Blackberry

Blackberries in bramble bush (Rubus fruticosus)
Blackberry is one of the most common wild edibles, really appreciated by foragers. Berries are picked in late summer to early autumn and are used to make jams, tarts and pies. The leaves of bramble also make an excellent tea.

Table of Contents

Blackberry: Plant profile

Common names

Blackberry, Bramble, Brambleberry, Shrubby Blackberry, Dris

Botanical name

Rubus fruticosus agg.

Plant family

Rosaceae (Rose)

Distribution

Blackberry is native to Europe and naturalised elsewhere.Abundant in the UK and Ireland.

Where to find Blackberries

A very common and adaptable plant, Blackberries grow on woodland, hedgerow,wasteland, parks and roadsides.

When to find Blackberries

Forage leaves late spring to early summer and berries late summer to early autumn.

How to identify Bramble

This shrub forms a thicket of  long trailing prickled branches. It has toothed leaves, which are green when young and eventually turn reddish-purple at the end of the season. Flowers are five-petalled and white to pink in colour. The fruits are round berries made of drupelets that turn from green to red to deep-purple black when ripe.

Bramble lookalikes

Dewberry, Stone Bramble, Loganberry, Tayberry and Raspberry could all be confused with Blackberry, but most of them do not usually grow in the wild and are all edible regardless.

Flower in bramble bush (Rubus fruticosus)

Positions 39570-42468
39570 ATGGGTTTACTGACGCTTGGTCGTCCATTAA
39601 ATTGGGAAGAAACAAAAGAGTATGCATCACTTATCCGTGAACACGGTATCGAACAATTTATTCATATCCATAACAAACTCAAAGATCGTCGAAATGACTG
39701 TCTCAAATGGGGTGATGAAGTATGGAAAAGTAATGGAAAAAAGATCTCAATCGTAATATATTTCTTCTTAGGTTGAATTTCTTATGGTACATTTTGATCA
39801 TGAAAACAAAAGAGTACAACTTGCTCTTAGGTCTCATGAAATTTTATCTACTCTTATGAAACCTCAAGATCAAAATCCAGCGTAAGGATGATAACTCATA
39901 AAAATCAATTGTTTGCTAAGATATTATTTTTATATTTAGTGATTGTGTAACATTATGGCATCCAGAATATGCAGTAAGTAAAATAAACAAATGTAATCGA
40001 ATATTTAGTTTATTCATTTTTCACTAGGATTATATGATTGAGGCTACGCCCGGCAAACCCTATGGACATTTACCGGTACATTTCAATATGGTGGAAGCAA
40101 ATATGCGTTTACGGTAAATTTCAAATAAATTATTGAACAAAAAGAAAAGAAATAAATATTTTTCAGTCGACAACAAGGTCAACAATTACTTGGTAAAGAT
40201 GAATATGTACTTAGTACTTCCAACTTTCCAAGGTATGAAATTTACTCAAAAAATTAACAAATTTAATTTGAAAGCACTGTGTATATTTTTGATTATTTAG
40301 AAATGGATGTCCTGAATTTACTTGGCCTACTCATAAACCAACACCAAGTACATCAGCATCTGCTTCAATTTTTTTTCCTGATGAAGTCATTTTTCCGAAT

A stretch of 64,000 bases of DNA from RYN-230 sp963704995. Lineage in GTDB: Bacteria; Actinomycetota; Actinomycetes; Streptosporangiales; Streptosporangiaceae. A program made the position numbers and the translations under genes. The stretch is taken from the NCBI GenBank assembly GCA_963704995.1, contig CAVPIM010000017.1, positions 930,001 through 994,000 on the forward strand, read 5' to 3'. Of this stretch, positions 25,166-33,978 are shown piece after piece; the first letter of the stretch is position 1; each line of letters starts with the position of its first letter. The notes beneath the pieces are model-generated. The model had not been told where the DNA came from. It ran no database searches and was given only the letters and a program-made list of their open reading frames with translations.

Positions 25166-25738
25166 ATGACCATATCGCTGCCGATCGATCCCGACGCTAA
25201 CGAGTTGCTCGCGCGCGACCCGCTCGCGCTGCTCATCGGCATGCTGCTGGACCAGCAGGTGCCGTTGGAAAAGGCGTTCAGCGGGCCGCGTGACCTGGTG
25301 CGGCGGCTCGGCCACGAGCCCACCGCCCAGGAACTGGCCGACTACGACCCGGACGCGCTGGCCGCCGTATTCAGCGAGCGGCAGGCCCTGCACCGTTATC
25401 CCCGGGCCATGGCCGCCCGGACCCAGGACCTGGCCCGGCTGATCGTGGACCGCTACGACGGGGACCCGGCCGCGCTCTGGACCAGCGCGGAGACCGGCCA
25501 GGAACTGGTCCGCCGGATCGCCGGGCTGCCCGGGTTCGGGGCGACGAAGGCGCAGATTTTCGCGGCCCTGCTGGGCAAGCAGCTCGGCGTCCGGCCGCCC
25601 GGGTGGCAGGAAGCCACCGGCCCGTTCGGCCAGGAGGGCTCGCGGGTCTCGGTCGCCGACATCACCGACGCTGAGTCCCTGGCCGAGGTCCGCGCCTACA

All about Blackberry

Blackberries are one of those edible plants that are universally and instantly recognised. This untidy sprawling shrub produces abundant and delicious fruit, well appreciated amongst foragers.

Blackberry picking used to be a popular childhood pastime to do with the family and indeed many of us were introduced into foraging this way. We’d go to the countryside and fill baskets of berries to be enjoyed in preserves and puddings back at home.

Bramble blossom appears as early as May, followed by lusciously sweet berries that are ready to pick in late summer. Legend has it that on the previous evening of Michaelmas Day, at the end of October, the Devil spits every bush and berries are ruined. Certainly, the damp weather and night frosts will have deteriorated the berries by then.

Medicinal properties of Blackberry

The root bark and leaves are astringent and diuretic. Young leaves also make a lovely tea rich in vitamin C.

Blackberries are also high in vitamin C and phenolic compounds, which are known to be antiviral and antibacterial. Some varieties of  have more dietary fibre than wholemeal bread.

Culinary uses and recipes with Blackberries

There is so much you can do with blackberries. They are delicious eaten alone on top of yoghurt and ice-cream, but can be used to make all kinds of preserves, tarts and pies. They also make good fruity chutneys and  sauces for game.

In addition, Blackberries make good cordial, fantastic country wine and nice infused liqueurs.

Blackberries in bramble bush (Rubus fruticosus)

Safe foraging of Blackberries

The stems are extremely thorny and you may hurt yourself when walking around Bramble.

Ecological importance of Bramble

The flowers are important to pollinating insects and are a food source for honeybees and bumblebees, while the leaves are eaten by certain caterpillars and some grazing mammals, such as deer. Blackberries are eaten by small birds and a number of mammals such as fox and badger, who disperse seeds.

The structure of the Bramble makes it a perfect habitat that provides shelter for nesting birds, grass snakes and hedgehogs.

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Alvaro Docio

Alvaro Docio

I am the person behind British Local Food. As a forager and wild food educator, my aim is to inspire you to go outdoors, familiarise with your local plants and make the best of their culinary and medicinal properties, in the hope you'd pass on any knowledge gained down to the next generation.

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